For background, see TGA Consultation: Draft therapeutic goods advertising code 2018 #1
Our full submission is available here. It’s endorsed by Friends of Science in Medicine (FSM) and the writing was assisted by two Monash University students, Malcolm Vickers (MPH) and Alanna Rottler (BMedSci (Honors).
The submission points out that many suggestions put forward by civil society in previous consultations to the TGA, the Senate Inquiry into the Therapeutic Goods Amendment Bill (2017 Measures No. 1) Bill 2017, a Civil Society Public Forum held at the Australian National University, media articles and TGA stakeholder consultations have been ignored.
We note that the TGA appears to give equal validly to ‘traditional’ and ‘scientific’ evidence, which is not in keeping with modern scientific understanding as documented in the NHMRC’s levels of evidence. Traditional evidence (opinion) occupies the lowest level of the hierarchy of evidence. See below.
We also point out that ‘traditional’ medicines can be both ineffective and dangerous and their increasing mass marketing often includes misleading and deceptive claims which takes advantage of consumer ignorance.
Given our multicultural and pluralistic society, we accept that it’s appropriate for Australians to have access alternative medical traditions and products. There is also considerable national pride in Traditional Chinese Medicine (TCM), Ayurveda and Unani and valuable knowledge can be found in such traditions.
However, many of the theories on which such traditions are based have not been validated by scientific inquiry, such as the TCM concept of meridians through which the life-energy known as ‘qi’ flows, the Ayurveda concept of life-forces (dosha) and body types (vata, pitta and kapha), and the homeopathic principle of ‘like cures like’. In addition, traditional medicines can be both ineffective and dangerous.
We argue that it is important to ensure that consumers understand the difference between “traditional” and “scientific” evidence. We also need to restrain the increasing mass marketing of traditional medicines from taking advantage of consumer ignorance and we need to protect consumers from misleading and deceptive claims about such products.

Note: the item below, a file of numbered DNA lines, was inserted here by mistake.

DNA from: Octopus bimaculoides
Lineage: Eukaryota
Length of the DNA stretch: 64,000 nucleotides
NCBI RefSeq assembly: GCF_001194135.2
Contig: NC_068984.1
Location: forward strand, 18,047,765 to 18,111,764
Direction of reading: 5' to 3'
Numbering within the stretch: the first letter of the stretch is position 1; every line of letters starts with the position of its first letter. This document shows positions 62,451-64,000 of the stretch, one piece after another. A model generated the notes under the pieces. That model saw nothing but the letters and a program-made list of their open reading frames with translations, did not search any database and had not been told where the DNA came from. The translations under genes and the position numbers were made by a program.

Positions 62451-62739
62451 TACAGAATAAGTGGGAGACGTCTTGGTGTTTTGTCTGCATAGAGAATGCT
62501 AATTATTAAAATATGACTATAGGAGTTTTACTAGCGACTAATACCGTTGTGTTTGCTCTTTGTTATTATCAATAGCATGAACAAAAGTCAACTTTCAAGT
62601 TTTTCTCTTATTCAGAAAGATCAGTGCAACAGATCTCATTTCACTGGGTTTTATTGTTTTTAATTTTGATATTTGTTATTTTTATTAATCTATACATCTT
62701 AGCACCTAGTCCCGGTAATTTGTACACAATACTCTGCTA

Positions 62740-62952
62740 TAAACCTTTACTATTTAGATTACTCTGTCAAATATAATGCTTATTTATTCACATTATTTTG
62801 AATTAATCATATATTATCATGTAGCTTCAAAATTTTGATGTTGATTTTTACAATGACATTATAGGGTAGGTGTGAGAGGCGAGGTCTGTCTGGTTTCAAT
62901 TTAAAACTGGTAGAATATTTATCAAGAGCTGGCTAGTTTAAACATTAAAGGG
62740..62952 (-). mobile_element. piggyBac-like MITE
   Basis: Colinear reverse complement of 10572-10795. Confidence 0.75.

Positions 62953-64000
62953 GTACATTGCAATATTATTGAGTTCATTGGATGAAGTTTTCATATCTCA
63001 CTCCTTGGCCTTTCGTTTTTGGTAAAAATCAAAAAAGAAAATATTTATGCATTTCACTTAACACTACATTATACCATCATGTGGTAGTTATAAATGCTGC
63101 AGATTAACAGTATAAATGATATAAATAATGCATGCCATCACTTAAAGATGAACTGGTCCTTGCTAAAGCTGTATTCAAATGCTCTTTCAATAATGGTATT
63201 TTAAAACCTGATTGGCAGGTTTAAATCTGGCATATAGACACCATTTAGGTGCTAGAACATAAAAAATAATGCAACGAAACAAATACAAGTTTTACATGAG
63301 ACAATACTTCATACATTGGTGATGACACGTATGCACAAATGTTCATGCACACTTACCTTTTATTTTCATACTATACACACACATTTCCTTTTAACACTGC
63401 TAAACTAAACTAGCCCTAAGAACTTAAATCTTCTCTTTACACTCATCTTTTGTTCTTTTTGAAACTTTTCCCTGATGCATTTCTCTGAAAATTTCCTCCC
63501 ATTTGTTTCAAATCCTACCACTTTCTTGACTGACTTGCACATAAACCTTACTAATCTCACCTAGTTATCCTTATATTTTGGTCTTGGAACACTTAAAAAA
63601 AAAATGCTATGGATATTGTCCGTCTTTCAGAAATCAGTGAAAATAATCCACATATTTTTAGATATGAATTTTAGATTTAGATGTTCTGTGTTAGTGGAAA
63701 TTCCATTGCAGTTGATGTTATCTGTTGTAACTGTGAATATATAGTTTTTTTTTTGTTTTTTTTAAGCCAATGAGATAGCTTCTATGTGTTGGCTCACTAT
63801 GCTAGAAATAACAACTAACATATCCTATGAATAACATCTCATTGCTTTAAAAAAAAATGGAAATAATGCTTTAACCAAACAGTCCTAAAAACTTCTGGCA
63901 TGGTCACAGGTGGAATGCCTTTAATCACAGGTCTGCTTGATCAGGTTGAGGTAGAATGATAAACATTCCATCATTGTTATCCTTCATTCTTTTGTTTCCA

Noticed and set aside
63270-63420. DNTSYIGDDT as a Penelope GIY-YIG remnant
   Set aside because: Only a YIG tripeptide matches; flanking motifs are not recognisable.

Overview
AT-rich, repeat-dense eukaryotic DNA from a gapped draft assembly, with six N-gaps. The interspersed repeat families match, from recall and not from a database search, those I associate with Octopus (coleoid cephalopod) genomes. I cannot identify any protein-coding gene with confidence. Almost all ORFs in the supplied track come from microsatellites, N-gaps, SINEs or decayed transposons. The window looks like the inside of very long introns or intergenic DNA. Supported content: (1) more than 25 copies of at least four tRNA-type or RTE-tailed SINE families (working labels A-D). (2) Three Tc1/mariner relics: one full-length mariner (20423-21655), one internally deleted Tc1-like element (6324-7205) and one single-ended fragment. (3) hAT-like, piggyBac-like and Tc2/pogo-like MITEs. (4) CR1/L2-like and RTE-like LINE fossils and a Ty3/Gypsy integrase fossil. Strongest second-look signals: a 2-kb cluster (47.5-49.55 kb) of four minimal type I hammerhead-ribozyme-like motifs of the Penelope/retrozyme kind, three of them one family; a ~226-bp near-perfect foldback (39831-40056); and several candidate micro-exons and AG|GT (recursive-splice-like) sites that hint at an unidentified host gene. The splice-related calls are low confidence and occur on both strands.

In appendix I, III and IV of our submission we have listed many products invoking traditional paradigms that make claims we allege are misleading and deceptive.
We reiterate, a likely perverse outcome of the Permitted Indication policy will be that sponsors of complementary medicines will change the indications of many of their products from “scientific” to “traditional” and increasingly introduce the latter, to the detriment of public health.
Among many other changes needed to the draft Code:
- All claims invoking traditional paradigms must be accompanied by an advisory statement such as, “The claims for this product are based on traditional beliefs and not modern scientific evidence”.
- If there is conflicting evidence between the history of traditional use and contemporary scientific evidence for your medicine, all labeling and advertising material must state: “This traditional use is not supported by scientific evidence”.
- If there is both a history of traditional use and contemporary scientific evidence supporting the claims made then the above advisories need not apply.
There is dispute about the impact of advisories, yet the TGA has mandated several without research on whether consumers understand or will act on statements such as:
- “St John’s Wort affects the way many prescription medicines work – including oral contraceptives. Consult your doctor.”
- “Please seek the advice of a traditional Chinese medicine practitioner or Ayurvedic medicine practitioner to ensure this medicine is right for you”.